"Why then," continued the fat man, "should we consider the feelings of our children when they are twenty? Isn't it natural that at their age they should consider the love for their Country (I am speaking of decent boys, of course) even greater than the love for us? Isn't it natural that it should be so, as after all they must look upon us as upon old boys who cannot move any more and must sit at home? If Country is a natural necessity like bread of which each of us must eat in order not to die of hunger, somebody must go to defend it. And our sons go, when they are twenty, and they don't want tears, because if they die, they die inflamed and happy (I am speaking, of course, of decent boys). Now, if one dies young and happy, without having the ugly sides of life, the boredom of it, the pettiness, the bitterness of disillusion...what more can we ask for him? Everyone should stop crying; everyone should laugh, as I do...or at least thank God—as I do—because my son, before dying, sent me a message saying that he was dying satisfied at having ended his life in the best way he could have wished. That is why, as you see, I do not even wear mourning..."
He shook his light fawn coat as to show it; his livid lip over his missing teeth was trembling, his eyes were watery and motionless, and soon after he ended with a shrill laugh which might well have been a sob.
"Quite so...quite so..." agreed the others.
The woman who, bundled in a corner under her coat, had been sitting and listening had—for the last three months—tried to find in the words of her husband and her friends something to console her in her deep sorrow, something that might show her how a mother should resign herself to send her son not even to death but to a probable danger of life. Yet not a word had she found amongst the many that had been said...and her grief had been greater in seeing that nobody—as she thought—could share her feelings.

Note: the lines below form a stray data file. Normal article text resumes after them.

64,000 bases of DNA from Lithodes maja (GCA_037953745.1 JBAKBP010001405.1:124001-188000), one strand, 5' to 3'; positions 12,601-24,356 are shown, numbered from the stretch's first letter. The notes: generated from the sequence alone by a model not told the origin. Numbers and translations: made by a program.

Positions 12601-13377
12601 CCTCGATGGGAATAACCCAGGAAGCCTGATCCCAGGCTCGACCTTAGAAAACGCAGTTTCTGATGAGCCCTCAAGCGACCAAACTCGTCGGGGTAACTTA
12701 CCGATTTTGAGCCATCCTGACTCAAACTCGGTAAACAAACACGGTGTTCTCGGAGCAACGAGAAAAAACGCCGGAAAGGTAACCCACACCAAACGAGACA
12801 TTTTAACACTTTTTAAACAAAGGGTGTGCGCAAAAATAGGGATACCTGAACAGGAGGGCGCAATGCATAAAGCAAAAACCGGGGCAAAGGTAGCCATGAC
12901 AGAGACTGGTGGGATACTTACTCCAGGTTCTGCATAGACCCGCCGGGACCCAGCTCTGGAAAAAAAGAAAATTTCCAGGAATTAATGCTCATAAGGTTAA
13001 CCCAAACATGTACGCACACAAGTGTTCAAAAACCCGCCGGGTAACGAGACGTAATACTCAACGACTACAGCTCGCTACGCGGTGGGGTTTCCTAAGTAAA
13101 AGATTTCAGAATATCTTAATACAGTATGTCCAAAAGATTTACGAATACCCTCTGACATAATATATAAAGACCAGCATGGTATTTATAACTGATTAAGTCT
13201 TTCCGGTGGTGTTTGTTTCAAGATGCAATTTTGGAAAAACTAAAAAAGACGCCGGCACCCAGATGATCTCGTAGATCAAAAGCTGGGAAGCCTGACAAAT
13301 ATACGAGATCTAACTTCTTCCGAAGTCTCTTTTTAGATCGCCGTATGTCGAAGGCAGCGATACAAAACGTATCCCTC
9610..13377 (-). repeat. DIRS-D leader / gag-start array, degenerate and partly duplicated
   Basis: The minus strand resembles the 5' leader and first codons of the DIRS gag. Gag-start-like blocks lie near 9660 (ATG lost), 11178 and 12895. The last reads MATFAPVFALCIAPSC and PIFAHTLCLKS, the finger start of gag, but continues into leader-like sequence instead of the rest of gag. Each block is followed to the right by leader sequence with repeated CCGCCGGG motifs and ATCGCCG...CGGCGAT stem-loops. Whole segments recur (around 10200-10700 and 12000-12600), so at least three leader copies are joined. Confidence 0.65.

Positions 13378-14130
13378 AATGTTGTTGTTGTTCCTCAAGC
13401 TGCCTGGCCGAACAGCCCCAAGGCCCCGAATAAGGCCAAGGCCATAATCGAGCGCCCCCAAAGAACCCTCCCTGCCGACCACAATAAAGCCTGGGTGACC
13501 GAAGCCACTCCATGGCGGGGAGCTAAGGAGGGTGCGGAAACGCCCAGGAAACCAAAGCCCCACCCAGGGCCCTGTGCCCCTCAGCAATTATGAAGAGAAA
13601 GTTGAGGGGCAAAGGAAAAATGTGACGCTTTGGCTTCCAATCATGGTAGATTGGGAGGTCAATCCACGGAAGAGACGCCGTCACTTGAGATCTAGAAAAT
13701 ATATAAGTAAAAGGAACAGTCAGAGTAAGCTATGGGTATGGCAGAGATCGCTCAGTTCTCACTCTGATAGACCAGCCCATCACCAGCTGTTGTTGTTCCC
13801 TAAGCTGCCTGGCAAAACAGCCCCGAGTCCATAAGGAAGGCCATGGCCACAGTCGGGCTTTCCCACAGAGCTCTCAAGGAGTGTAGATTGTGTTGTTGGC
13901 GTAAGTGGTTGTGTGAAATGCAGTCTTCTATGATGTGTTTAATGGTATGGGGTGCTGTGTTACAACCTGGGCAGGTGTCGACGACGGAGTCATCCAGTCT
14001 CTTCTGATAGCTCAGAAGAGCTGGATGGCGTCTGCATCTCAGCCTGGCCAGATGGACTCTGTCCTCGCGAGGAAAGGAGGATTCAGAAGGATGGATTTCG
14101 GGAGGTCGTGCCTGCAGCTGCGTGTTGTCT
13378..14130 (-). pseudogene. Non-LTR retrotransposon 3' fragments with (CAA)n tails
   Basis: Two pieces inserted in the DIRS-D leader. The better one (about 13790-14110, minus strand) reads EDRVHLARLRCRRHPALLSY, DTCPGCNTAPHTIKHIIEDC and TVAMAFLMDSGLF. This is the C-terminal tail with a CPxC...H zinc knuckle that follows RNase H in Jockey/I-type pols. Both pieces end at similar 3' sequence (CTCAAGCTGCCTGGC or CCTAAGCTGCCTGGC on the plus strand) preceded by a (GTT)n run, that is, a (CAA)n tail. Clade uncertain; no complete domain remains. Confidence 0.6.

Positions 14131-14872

But now the words of the traveler amazed and almost stunned her. She suddenly realized that it wasn't the others who were wrong and could not understand her but herself who could not rise up to the same height of those fathers and mothers willing to resign themselves, without crying, not only to the departure of their sons but even to their death.
She lifted her head, she bent over from her corner trying to listen with great attention to the details which the fat man was giving to his companions about the way his son had fallen as a hero, for his King and his Country, happy and without regrets. It seemed to her that she had stumbled into a world she had never dreamt of, a world so far unknown to her, and she was so pleased to hear everyone joining in congratulating that brave father who could so stoically speak of his child's death.
Then suddenly, just as if she had heard nothing of what had been said and almost as if waking up from a dream, she turned to the old man, asking him:
"Then...is your son really dead?"
Everyone stared at her. The old man, too, turned to look at her, fixing his great, bulging, horribly watery light gray eyes, deep in her face. For some time he tried to answer, but words failed him. He looked and looked at her, almost as if only then—at that silly, incongruous question—he had suddenly realized at last that his son was really dead—gone for ever—for ever. His face contracted, became horribly distorted, then he snatched in haste a handkerchief from his pocket and, to the amazement of everyone, broke into harrowing, heart-breaking, uncontrollable sobs.